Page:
In the ever-changing world of cosmetics, injections are becoming some of the most popular interventions — as well as one of the most profitable, encouraging many beauty specialists to enroll on dermal fillers courses in order to become qualified.12 billion dollars were spent in 2013 in the US alone, so injections are big business indeed.
More specifically, we’re talking about injections of botox, hyaluronic acid and collagen: three substances that also go under the name of muscle relaxers (Botox) and ‘wrinkle fillers’ (all other injections), which prevent the resurgence of wrinkles and produce or preserve a youthful-looking face.
If the world seems to be going mad for this type of non-surgical cosmetic procedures, it’s mostly because they are very convenient. Noticeable differences in the treated areas are visible after only one or two injections.
There are two types of fillers: temporary and permanent. In the first instance, fillers will naturally disappear after a few months and require a regular top-up. Permanent fillers however will very likely remain in the body. They will remain forever in the skin and will mostly resorb themselves after a few years.
Artecoll and Dermalive are two products that are composed of polymer molecules injected into the skin to help rebuild the collagen in a given area — typically around the eyes, on the forehead and around the mouth, in order to fill it up and erase wrinkles, creases and folds.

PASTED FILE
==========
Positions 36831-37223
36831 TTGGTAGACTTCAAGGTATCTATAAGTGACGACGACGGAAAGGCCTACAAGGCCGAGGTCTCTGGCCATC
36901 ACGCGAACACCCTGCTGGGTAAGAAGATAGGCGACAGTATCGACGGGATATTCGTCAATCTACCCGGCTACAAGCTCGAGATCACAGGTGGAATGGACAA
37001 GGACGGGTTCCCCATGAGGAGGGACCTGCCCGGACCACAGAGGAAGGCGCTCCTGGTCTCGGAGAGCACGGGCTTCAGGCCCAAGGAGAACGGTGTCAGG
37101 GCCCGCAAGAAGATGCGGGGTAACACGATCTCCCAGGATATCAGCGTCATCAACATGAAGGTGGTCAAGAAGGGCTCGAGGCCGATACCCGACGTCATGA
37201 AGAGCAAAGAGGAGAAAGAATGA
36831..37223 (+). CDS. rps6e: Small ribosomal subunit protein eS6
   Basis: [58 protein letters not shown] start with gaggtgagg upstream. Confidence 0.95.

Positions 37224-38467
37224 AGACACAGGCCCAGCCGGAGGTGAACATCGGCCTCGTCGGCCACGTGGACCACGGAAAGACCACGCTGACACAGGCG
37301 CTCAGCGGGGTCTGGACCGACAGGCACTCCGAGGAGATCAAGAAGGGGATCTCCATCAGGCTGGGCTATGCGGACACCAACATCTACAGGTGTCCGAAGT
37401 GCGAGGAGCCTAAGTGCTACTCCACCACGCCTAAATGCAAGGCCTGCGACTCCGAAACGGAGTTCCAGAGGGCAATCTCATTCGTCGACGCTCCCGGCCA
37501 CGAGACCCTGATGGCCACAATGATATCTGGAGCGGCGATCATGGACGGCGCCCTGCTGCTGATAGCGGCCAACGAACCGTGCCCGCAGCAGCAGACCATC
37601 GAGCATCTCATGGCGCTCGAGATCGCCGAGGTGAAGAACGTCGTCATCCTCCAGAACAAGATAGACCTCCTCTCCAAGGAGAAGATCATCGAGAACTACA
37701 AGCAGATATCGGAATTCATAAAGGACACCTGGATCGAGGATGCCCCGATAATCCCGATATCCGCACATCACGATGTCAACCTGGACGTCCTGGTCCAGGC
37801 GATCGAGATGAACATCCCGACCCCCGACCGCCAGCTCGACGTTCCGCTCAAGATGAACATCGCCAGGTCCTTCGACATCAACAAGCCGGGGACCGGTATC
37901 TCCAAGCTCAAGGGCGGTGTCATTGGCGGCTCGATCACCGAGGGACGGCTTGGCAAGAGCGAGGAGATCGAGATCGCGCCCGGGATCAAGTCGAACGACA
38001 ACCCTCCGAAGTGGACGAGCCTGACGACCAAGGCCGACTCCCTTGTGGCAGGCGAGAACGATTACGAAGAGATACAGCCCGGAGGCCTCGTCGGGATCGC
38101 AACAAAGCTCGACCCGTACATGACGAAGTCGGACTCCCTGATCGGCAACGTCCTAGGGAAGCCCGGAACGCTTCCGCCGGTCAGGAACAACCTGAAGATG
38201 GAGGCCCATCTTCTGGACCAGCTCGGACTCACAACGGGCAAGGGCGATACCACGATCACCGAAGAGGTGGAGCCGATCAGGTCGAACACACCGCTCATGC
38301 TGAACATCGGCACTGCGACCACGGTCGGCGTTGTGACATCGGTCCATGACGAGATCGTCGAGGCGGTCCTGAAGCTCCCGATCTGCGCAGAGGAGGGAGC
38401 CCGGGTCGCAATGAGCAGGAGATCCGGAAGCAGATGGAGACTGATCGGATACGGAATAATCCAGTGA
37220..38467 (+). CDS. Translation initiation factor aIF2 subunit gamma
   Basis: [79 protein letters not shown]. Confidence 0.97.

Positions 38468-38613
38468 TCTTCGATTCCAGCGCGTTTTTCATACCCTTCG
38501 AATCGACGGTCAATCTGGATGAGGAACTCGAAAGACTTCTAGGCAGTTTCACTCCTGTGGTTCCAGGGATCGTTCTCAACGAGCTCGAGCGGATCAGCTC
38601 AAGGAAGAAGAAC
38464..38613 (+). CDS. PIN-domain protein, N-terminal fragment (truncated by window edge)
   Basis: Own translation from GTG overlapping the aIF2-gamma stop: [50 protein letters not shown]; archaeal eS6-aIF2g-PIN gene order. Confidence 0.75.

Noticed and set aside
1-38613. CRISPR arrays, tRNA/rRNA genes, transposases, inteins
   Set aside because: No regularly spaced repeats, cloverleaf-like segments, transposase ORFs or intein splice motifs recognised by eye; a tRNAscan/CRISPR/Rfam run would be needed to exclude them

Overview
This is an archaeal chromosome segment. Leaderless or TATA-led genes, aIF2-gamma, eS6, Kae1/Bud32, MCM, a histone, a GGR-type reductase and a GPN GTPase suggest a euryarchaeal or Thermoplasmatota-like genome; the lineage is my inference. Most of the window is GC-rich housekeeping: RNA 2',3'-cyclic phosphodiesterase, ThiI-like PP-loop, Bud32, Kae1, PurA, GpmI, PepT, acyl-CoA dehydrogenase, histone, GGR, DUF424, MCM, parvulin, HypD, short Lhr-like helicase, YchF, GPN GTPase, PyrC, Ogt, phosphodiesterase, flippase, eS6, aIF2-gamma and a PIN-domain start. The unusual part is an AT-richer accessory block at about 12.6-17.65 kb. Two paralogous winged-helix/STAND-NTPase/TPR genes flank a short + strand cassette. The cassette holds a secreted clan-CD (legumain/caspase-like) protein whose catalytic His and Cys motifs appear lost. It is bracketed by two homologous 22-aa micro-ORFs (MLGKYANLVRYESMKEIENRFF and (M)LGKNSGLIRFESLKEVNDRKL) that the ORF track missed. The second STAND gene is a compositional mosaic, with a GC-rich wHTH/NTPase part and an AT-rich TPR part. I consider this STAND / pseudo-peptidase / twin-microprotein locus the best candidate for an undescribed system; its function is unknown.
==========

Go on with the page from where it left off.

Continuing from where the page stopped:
Prices go for around 900 $ a pop — a plump sum which can’t be too bad a profit for the beauty specialist.
Botox is one of the most famous injections, rendered very popular by the many celebrities praising its benefits. Unlike permanent fillers, Botox simply relaxes facial muscles to make you look younger: it prevents a muscle to contract too much and give wrinkles. It can be injected around the eye, the mouth and even the neck. One session is required every three to four months and it costs on average around $300 per area only.
Hyaluronic acid is the second most popular injection after the Botox. It’s a substance that is already active in our bodies so risk of allergies stand to a minimum. Results are visible immediately which explains its popularity. A $450 session every six to twelve months is typically recommended.
Lastly, collagen is a protein that comes at $450 a pop, $100 more if it is human-based. Human-based versus bovine collagen limits risks of allergies: it’s more convenient and very much sought after because it doesn’t require allergy tests prior to the injections. However, it’s also been at the heart of a number of controversies because of a lack of regulation.